National Cancer Institute (NCI)
National Institute of Neurological Disorders and Stroke
National Institutes of Health (NIH)
National Library of Medicine
Myelograms use dye and x-rays to create an image of the spaces in between your spine.
X-rays use invisible electromagnetic energy beams to produce images of internal tissues, bones, and organs on film or digital media. Standard X-rays are performed for many reasons, including diagnosing tumors or bone injuries.
X-rays are made by using external radiation to produce images of the body, its organs, and other internal structures for diagnostic purposes. X-rays pass through body structures onto specially-treated plates (similar to camera film) or digital media and a "negative" type picture is made (the more solid a structure is, the whiter it appears on the film).
When the body undergoes X-rays, different parts of the body allow varying amounts of the X-ray beams to pass through. The soft tissues in the body (such as blood, skin, fat, and muscle) allow most of the X-ray to pass through and appear dark gray on the film or digital media. A bone or a tumor, which is more dense than soft tissue, allows few of the X-rays to pass through and appears white on the X-ray. When a break in a bone has occurred, the X-ray beam passes through the broken area and appears as a dark line in the white bone.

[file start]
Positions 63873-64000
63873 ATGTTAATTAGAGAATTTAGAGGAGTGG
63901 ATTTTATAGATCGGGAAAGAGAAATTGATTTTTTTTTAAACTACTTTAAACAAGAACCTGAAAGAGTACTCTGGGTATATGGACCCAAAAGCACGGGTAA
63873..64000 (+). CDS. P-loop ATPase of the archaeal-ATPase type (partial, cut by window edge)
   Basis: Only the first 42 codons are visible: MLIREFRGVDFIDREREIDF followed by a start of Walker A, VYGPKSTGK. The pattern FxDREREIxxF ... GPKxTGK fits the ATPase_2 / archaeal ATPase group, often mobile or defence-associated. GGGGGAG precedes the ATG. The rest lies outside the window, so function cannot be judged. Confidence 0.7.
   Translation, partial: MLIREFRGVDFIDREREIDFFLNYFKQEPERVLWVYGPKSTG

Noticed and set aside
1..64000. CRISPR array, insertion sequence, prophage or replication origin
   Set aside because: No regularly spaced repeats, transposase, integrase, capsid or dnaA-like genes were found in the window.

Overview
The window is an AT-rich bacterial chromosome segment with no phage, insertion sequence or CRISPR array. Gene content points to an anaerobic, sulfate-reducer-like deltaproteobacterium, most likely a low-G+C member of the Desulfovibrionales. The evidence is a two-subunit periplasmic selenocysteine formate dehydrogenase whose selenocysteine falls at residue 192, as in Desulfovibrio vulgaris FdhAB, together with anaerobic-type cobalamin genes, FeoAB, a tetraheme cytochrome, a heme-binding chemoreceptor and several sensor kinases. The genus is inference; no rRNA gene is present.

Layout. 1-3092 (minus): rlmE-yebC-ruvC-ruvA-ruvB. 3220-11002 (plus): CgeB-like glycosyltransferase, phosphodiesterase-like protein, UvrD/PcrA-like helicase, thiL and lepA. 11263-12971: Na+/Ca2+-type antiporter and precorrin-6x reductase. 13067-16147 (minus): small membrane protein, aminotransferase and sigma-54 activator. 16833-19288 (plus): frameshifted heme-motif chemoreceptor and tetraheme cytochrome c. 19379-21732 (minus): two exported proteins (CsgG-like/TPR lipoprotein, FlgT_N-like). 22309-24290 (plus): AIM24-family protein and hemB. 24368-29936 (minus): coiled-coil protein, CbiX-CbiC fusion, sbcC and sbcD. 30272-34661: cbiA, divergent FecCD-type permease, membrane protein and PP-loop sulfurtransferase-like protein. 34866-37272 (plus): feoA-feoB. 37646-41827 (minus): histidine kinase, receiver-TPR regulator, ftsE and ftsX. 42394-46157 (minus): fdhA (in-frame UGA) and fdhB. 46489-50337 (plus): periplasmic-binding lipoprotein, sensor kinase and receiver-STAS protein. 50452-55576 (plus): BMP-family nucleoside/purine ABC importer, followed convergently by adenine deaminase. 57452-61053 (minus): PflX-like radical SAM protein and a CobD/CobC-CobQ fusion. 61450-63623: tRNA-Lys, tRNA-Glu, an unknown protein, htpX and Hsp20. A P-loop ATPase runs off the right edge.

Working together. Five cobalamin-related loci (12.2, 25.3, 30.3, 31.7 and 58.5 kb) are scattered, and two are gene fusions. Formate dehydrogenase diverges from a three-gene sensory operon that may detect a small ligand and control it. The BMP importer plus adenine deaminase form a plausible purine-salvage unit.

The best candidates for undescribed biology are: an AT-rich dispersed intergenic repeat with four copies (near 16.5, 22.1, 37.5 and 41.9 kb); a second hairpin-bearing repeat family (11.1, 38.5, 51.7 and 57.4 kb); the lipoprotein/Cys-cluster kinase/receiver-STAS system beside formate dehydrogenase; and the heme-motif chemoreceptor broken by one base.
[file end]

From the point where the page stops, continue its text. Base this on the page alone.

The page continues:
X-ray technology is used in other types of diagnostic procedures, such as arteriograms, computed tomography (CT) scans, and fluoroscopy.
Radiation during pregnancy may lead to birth defects. Always tell your radiologist or doctor if you suspect you may be pregnant.
X-rays can be performed on an outpatient basis, or as part of inpatient care.
Although each facility may have specific protocols in place, generally, an X-ray procedure follows this process:
The patient will be asked to remove any clothing or jewelry which might interfere with the exposure of the body area to be examined. The patient will be given a gown to wear if clothing must be removed.
The patient is positioned on an X-ray table that carefully positions the part of the body that is to be X-rayed--between the X-ray machine and a cassette containing the X-ray film or specialized image plate. Some examinations may be performed with the patient in a sitting or standing position.